Egypt Watch

Egyptian women journalists resurface before the Supreme State Prosecution after enforced disappearance

After days of disappearance, Egyptian TV anchor Hala Fahmy finally appeared in the Supreme State Security Prosecution Office, which decided to imprison her for 15 days pending investigations in Case No. 441 of 2022 State Security.

Khaled Ali, Fahmy’s lawyer, said that the first interrogation session with Fahmy was on Sunday, and “although I am her lawyer, I could not attend with her because I was not informed of her detention or the interrogation.”

Fahmy refused to make any statements except in the presence of her lawyer, which is why the prosecution decided to postpone interrogations. Fahmy had appeared in a video clip posted on her Facebook page, saying that unknown persons had been chasing her for several days and that she had spent more than seven hours evading them, stressing that they were near her in cars with tinted windows. Fahmy also said that she is facing accusations of espionage because of a form to withdraw confidence from President Abdel Fattah El-Sisi that she posted on her Facebook page.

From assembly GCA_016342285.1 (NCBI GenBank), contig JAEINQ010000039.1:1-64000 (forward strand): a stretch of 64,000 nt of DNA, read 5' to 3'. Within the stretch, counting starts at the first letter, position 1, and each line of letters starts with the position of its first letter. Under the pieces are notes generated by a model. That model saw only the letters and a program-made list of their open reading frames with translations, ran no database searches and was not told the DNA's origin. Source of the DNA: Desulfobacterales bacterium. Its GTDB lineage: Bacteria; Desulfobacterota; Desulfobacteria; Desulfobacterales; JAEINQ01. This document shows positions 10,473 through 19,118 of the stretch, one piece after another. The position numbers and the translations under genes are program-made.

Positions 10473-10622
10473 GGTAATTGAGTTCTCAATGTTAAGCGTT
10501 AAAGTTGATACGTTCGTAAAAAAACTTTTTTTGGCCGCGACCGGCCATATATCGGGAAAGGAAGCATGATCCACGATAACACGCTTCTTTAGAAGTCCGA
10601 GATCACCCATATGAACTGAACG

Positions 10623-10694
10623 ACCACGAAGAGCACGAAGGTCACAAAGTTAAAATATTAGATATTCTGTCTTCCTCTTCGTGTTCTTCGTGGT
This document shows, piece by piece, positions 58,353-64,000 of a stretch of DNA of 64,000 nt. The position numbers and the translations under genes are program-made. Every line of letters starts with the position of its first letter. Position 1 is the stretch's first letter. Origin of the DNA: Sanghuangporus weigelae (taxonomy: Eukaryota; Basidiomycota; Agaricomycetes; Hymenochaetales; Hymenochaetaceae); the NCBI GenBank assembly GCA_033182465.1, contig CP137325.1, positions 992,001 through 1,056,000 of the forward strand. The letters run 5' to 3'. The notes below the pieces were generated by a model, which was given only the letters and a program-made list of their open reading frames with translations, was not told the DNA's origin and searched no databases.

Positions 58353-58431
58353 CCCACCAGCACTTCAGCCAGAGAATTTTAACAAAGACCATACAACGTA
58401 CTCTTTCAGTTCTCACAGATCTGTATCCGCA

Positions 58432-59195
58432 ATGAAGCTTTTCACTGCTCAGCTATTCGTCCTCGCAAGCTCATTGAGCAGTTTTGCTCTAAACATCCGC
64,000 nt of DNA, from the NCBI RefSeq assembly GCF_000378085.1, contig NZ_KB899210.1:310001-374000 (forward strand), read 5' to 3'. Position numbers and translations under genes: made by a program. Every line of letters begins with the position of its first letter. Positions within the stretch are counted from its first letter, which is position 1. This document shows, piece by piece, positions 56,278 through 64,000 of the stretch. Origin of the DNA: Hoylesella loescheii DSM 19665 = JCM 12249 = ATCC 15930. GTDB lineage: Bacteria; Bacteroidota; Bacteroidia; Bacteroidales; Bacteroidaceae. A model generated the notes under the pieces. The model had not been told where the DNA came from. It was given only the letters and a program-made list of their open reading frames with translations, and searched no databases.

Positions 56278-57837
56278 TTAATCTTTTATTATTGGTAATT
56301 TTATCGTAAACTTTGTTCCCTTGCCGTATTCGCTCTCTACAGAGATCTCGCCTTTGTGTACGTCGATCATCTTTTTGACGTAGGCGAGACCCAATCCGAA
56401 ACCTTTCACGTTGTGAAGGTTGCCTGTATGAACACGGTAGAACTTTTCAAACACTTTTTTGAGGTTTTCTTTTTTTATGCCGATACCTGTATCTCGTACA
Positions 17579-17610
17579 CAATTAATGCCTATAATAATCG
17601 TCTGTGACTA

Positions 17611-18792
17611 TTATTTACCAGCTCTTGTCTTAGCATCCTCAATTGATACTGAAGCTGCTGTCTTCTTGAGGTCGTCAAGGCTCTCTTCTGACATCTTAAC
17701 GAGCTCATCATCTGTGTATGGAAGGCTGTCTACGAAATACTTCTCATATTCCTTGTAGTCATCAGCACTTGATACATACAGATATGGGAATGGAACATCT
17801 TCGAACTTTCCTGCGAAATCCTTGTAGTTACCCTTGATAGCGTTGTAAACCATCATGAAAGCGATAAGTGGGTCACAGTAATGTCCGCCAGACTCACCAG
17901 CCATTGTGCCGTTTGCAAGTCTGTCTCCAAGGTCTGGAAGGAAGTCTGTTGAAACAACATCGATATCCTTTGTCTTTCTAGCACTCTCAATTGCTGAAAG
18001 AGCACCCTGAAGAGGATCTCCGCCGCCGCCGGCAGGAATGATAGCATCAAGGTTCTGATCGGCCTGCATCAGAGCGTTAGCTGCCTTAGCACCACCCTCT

In the same vein, journalist Safaa Al-Korbiji appeared alone in the Supreme State Security Prosecution three days after her disappearance. Her lawyer, Ali Ayoub, said she was investigated and charged with spreading false news and belonging to a banned group in Case No. 441 of 2022. The Security Prosecution also decided to detain Al-Korbiji for 15 days in pretrial detention. Since he wasn’t allowed to attend interrogations with his client, Ayoub considered the decisions in contravention of the constitution and the legal profession law. Al-Korbiji was dismissed from her job at the Radio and Television magazine about three months ago, which her lawyer considered unfair dismissal.

Thousands of Maspero employees had demonstrated in early January to protest their working conditions and low wage levels, and Fahmy had called for developing the protest movement against the administration of the National Media Authority into a sit-in.